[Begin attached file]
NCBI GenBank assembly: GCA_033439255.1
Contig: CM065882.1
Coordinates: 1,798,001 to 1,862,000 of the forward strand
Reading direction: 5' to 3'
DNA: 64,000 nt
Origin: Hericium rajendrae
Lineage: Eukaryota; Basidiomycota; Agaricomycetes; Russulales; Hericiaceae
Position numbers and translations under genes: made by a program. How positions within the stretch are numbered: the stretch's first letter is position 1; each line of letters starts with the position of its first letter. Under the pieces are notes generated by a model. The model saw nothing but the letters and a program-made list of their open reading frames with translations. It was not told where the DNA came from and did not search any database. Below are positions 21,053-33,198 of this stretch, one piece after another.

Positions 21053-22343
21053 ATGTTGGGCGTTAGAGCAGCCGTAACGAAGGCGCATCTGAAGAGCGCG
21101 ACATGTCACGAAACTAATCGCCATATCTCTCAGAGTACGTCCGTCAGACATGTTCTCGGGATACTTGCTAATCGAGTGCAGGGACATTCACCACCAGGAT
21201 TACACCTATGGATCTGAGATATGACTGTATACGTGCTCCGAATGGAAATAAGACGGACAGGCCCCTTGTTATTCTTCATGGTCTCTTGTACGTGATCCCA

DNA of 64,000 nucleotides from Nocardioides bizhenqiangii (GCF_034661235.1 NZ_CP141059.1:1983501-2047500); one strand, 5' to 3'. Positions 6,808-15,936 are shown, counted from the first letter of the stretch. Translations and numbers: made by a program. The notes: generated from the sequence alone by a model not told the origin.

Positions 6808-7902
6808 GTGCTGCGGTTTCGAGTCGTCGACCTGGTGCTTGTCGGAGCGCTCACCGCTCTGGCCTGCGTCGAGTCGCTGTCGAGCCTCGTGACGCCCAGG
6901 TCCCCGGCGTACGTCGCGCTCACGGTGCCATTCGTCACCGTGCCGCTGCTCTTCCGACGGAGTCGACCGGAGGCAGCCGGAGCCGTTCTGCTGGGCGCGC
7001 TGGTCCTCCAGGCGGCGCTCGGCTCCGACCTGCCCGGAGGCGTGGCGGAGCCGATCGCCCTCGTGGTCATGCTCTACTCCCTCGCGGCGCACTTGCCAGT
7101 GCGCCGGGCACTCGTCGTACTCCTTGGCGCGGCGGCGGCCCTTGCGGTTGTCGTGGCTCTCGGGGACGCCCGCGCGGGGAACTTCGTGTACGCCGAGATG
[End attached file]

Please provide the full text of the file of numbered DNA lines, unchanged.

NCBI GenBank assembly: GCA_033439255.1
Contig: CM065882.1
Coordinates: 1,798,001 to 1,862,000 of the forward strand
Reading direction: 5' to 3'
DNA: 64,000 nt
Origin: Hericium rajendrae
Lineage: Eukaryota; Basidiomycota; Agaricomycetes; Russulales; Hericiaceae
Position numbers and translations under genes: made by a program. How positions within the stretch are numbered: the stretch's first letter is position 1; each line of letters starts with the position of its first letter. Under the pieces are notes generated by a model. The model saw nothing but the letters and a program-made list of their open reading frames with translations. It was not told where the DNA came from and did not search any database. Below are positions 21,053-33,198 of this stretch, one piece after another.

Positions 21053-22343
21053 ATGTTGGGCGTTAGAGCAGCCGTAACGAAGGCGCATCTGAAGAGCGCG
21101 ACATGTCACGAAACTAATCGCCATATCTCTCAGAGTACGTCCGTCAGACATGTTCTCGGGATACTTGCTAATCGAGTGCAGGGACATTCACCACCAGGAT
21201 TACACCTATGGATCTGAGATATGACTGTATACGTGCTCCGAATGGAAATAAGACGGACAGGCCCCTTGTTATTCTTCATGGTCTCTTGTACGTGATCCCA

DNA of 64,000 nucleotides from Nocardioides bizhenqiangii (GCF_034661235.1 NZ_CP141059.1:1983501-2047500); one strand, 5' to 3'. Positions 6,808-15,936 are shown, counted from the first letter of the stretch. Translations and numbers: made by a program. The notes: generated from the sequence alone by a model not told the origin.

Positions 6808-7902
6808 GTGCTGCGGTTTCGAGTCGTCGACCTGGTGCTTGTCGGAGCGCTCACCGCTCTGGCCTGCGTCGAGTCGCTGTCGAGCCTCGTGACGCCCAGG
6901 TCCCCGGCGTACGTCGCGCTCACGGTGCCATTCGTCACCGTGCCGCTGCTCTTCCGACGGAGTCGACCGGAGGCAGCCGGAGCCGTTCTGCTGGGCGCGC
7001 TGGTCCTCCAGGCGGCGCTCGGCTCCGACCTGCCCGGAGGCGTGGCGGAGCCGATCGCCCTCGTGGTCATGCTCTACTCCCTCGCGGCGCACTTGCCAGT
7101 GCGCCGGGCACTCGTCGTACTCCTTGGCGCGGCGGCGGCCCTTGCGGTTGTCGTGGCTCTCGGGGACGCCCGCGCGGGGAACTTCGTGTACGCCGAGATG